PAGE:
- Paulus MP, Stein MB: An insular view of anxiety. Biological Psychiatry. 2006, 60 (4): 383-387. 10.1016/j.biopsych.2006.03.042.View ArticlePubMedGoogle Scholar
- Nagai M, Kishi K, Kato S: Insular cortex and neuropsychiatric disorders: A review of recent literature. European Psychiatry. 2007Google Scholar
- Bonne O, Gilboa A, Louzoun Y, Brandes D, Yona I, Lester H, Barkai G, Freedman N, Chisin R, Shalev AY: Resting regional cerebral perfusion in recent posttraumatic stress disorder. Biological Psychiatry. 2003, 54 (10): 1077-1086. 10.1016/S0006-3223(03)00525-0.View ArticlePubMedGoogle Scholar
- Chung YA, Kim SH, Chung SK, Chae JH, Yang DW, Sohn HS, Jeong J: Alterations in cerebral perfusion in posttraumatic stress disorder patients without re-exposure to accident-related stimuli. Clinical Neurophysiology. 2006, 117 (3): 637-642. 10.1016/j.clinph.2005.10.020.View ArticlePubMedGoogle Scholar
- Elbert T: Neuromagnetism. Magnetism in medicine. Edited by: Andrä W, Nowak H. 1998, London: J Wiley & Sons, 190-262.Google Scholar
- Baayen JC, de Jongh A, Stam CJ, de Munck JC, Jonkman JJ, Trenite DG, Berendse HW, van Walsum AM, Heimans JJ, Puligheddu M, et al: Localization of slow wave activity in patients with tumor-associated epilepsy. Brain Topography. 2003, 16 (2): 85-93. 10.1023/B:BRAT.0000006332.71345.b7.View ArticlePubMedGoogle Scholar
- de Jongh A, Baayen JC, de Munck JC, Heethaar RM, Vandertop WP, Stam CJ: The influence of brain tumor treatment on pathological delta activity in MEG. Neuroimage. 2003, 20 (4): 2291-2301. 10.1016/j.neuroimage.2003.07.030.View ArticlePubMedGoogle Scholar
- de Jongh A, de Munck JC, Baayen JC, Jonkman EJ, Heethaar RM, van Dijk BW: The localization of spontaneous brain activity: first results in patients with cerebral tumors. Clinical Neurophysiology. 2001, 112 (2): 378-385. 10.1016/S1388-2457(00)00526-5.View ArticlePubMedGoogle Scholar
- Vieth JB, Kober H, Grummich P: Sources of spontaneous slow waves associated with brain lesions, localized by using the MEG. Brain Topography. 1996, 8 (3): 215-221. 10.1007/BF01184772.View ArticlePubMedGoogle Scholar
- Tanaka A, Kimura M, Yoshinaga S, Tomonaga M, Mizoguchi T: Quantitative electroencephalographic correlates of cerebral blood flow in patients with chronic subdural hematomas. Surgical Neurology. 1998, 50 (3): 235-240. 10.1016/S0090-3019(97)90063-X.View ArticlePubMedGoogle Scholar
- Meinzer M, Elbert T, Wienbruch C, Djundja D, Barthel G, Rockstroh B: Intensive language training enhances brain plasticity in chronic aphasia. BMC Biology. 2004, 2: 20-10.1186/1741-7007-2-20.View ArticlePubMedPubMed CentralGoogle Scholar
- Fernandez A, Arrazola J, Maestu F, Amo C, Gil-Gregorio P, Wienbruch C, Ortiz T: Correlations of hippocampal atrophy and focal low-frequency magnetic activity in Alzheimer disease: volumetric MR imaging-magnetoencephalographic study. AJNR American Journal of Neuroradiology. 2003, 24 (3): 481-487.PubMedGoogle Scholar
- Fernandez A, Maestu F, Amo C, Gil P, Fehr T, Wienbruch C, Rockstroh B, Elbert T, Ortiz T: Focal temporoparietal slow activity in Alzheimer's disease revealed by magnetoencephalography. Biological Psychiatry. 2002, 52 (7): 764-770. 10.1016/S0006-3223(02)01366-5.View ArticlePubMedGoogle Scholar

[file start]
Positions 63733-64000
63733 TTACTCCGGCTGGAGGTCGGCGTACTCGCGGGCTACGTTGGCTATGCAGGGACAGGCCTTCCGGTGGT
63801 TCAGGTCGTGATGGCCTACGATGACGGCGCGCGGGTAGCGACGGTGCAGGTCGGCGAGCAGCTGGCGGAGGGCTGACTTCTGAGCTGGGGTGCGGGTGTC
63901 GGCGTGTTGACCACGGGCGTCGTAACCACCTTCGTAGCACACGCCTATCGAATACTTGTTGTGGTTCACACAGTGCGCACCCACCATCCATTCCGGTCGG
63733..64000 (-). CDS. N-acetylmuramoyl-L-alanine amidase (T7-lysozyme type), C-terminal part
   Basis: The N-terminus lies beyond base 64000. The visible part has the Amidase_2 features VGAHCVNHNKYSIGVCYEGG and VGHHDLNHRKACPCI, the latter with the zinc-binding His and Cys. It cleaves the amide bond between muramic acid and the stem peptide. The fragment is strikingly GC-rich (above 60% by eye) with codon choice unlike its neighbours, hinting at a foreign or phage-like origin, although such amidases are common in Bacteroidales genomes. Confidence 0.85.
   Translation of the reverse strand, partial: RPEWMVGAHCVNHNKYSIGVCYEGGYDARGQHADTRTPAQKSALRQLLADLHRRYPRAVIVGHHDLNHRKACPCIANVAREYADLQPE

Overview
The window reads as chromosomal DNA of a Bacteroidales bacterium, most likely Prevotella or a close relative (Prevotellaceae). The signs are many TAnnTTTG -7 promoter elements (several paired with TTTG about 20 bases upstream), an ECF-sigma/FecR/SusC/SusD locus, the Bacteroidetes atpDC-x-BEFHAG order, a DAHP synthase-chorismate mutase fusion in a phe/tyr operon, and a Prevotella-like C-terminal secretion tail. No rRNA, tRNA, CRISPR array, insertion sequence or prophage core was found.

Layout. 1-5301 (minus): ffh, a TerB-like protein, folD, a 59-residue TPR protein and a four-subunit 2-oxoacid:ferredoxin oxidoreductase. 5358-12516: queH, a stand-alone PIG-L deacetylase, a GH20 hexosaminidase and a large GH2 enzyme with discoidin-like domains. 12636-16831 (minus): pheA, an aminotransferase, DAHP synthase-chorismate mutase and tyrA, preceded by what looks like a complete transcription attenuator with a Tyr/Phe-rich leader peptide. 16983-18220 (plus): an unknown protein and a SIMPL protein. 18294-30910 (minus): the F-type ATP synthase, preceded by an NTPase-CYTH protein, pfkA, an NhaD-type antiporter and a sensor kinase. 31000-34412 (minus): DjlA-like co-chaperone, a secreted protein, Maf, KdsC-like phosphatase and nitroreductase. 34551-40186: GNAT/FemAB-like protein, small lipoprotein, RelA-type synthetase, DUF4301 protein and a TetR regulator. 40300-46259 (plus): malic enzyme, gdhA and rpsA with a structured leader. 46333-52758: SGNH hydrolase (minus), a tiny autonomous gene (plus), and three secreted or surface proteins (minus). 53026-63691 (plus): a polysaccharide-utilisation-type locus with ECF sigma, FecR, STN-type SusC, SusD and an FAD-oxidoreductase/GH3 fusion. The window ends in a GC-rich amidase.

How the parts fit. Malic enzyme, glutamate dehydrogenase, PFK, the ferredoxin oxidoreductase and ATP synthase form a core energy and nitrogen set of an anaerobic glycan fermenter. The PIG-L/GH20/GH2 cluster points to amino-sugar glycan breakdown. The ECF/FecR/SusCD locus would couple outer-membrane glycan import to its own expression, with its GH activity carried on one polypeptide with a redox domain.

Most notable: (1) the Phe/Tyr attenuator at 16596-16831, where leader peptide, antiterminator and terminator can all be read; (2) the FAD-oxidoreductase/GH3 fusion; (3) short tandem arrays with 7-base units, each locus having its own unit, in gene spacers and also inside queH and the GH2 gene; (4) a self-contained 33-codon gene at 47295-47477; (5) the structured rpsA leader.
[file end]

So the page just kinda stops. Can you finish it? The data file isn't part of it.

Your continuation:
- Fehr T, Kissler J, Wienbruch C, Moratti S, Elbert T, Watzl H, Rockstroh B: Source distribution of neuromagnetic slow-wave activity in schizophrenic patients – effects of activation. Schizophrenia Research. 2003, 63 (1–2): 63-71. 10.1016/S0920-9964(02)00213-X.View ArticlePubMedGoogle Scholar
- Wienbruch C, Moratti S, Elbert T, Vogel U, Fehr T, Kissler J, Schiller A, Rockstroh B: Source distribution of neuromagnetic slow wave activity in schizophrenic and depressive patients. Clinical Neurophysiology. 2003, 114 (11): 2052-2060. 10.1016/S1388-2457(03)00210-4.View ArticlePubMedGoogle Scholar
- Fehr T, Kissler J, Moratti S, Wienbruch C, Rockstroh B, Elbert T: Source distribution of neuromagnetic slow waves and MEG-delta activity in schizophrenic patients. Biological Psychiatry. 2001, 50 (2): 108-116. 10.1016/S0006-3223(01)01122-2.View ArticlePubMedGoogle Scholar
- Fernandez A, Rodriguez-Palancas A, Lopez-Ibor M, Zuluaga P, Turrero A, Maestu F, Amo C, Lopez-Ibor JJ, Ortiz T: Increased occipital delta dipole density in major depressive disorder determined by magnetoencephalography. Journal of Psychiatry & Neuroscience: JPN. 2005, 30 (1): 17-23.Google Scholar
- Ray W, Odenwald M, Neuner F, Schauer M, Ruf M, Wienbruch C, Rockstroh B, Elbert T: Decoupling neural networks from reality: dissociative experiences in torture victims are reflected in abnormal brain waves in left frontal cortex. Psychological Science. 2006, 17: 825-829. 10.1111/j.1467-9280.2006.01788.x.View ArticlePubMedGoogle Scholar
- American Psychiatric Association: Diagnostic and statistical manual of mental disorders. 1994, Washington, DC: Author, 4Google Scholar
- Oldfield RC: The assessment and analysis of handedness: The Edinburgh Inventory. Neuropsychologia. 1971, 9: 97-113. 10.1016/0028-3932(71)90067-4.View ArticlePubMedGoogle Scholar
- Foa EB, Cashman L, Jaycox L, Perry K: The validation of a self-report measure of posttraumatic stress disorder: The Posttraumatic Diagnostic Scale. Psychological Assessment. 1997, 9: 445-451. 10.1037/1040-3518.104.22.1685.View ArticleGoogle Scholar
- Derogatis LR, Lipman RS, Rickels K, Uhlenhuth EH, Covi L: The Hopkins Symptom Checklist: A self-report symptom inventory. Behavioral Science. 1974, 19: 1-15. 10.1002/bs.3830190102.View ArticlePubMedGoogle Scholar
- Hamilton M: A rating scale for depression. Journal of Neurology, Neurosurgery and Psychiatry. 1960, 23: 56-62.View ArticlePubMedPubMed CentralGoogle Scholar
- Kessler RC, Sonnega A, Bromet E, Hughes M, Nelson CB: Posttraumatic stress disorder in the National Comorbidity Survey. Archives of General Psychiatry. 1995, 52 (12): 1048-1060.View ArticlePubMedGoogle Scholar